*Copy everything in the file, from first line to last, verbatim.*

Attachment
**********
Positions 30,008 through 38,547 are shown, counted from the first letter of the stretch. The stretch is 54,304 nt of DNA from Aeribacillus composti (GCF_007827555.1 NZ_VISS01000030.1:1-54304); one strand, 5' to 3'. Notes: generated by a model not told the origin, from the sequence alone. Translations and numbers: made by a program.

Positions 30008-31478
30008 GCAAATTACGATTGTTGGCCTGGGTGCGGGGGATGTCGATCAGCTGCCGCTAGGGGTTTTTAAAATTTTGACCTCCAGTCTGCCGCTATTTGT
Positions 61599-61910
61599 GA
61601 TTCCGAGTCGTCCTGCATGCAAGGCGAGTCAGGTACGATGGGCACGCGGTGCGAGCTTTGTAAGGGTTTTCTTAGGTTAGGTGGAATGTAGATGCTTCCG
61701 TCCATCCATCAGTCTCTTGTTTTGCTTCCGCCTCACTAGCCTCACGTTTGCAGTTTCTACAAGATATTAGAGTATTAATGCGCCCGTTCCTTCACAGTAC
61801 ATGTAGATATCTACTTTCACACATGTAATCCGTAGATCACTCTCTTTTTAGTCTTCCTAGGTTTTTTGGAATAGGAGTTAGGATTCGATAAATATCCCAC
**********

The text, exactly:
Positions 30,008 through 38,547 are shown, counted from the first letter of the stretch. The stretch is 54,304 nt of DNA from Aeribacillus composti (GCF_007827555.1 NZ_VISS01000030.1:1-54304); one strand, 5' to 3'. Notes: generated by a model not told the origin, from the sequence alone. Translations and numbers: made by a program.

Positions 30008-31478
30008 GCAAATTACGATTGTTGGCCTGGGTGCGGGGGATGTCGATCAGCTGCCGCTAGGGGTTTTTAAAATTTTGACCTCCAGTCTGCCGCTATTTGT
Positions 61599-61910
61599 GA
61601 TTCCGAGTCGTCCTGCATGCAAGGCGAGTCAGGTACGATGGGCACGCGGTGCGAGCTTTGTAAGGGTTTTCTTAGGTTAGGTGGAATGTAGATGCTTCCG
61701 TCCATCCATCAGTCTCTTGTTTTGCTTCCGCCTCACTAGCCTCACGTTTGCAGTTTCTACAAGATATTAGAGTATTAATGCGCCCGTTCCTTCACAGTAC
61801 ATGTAGATATCTACTTTCACACATGTAATCCGTAGATCACTCTCTTTTTAGTCTTCCTAGGTTTTTTGGAATAGGAGTTAGGATTCGATAAATATCCCAC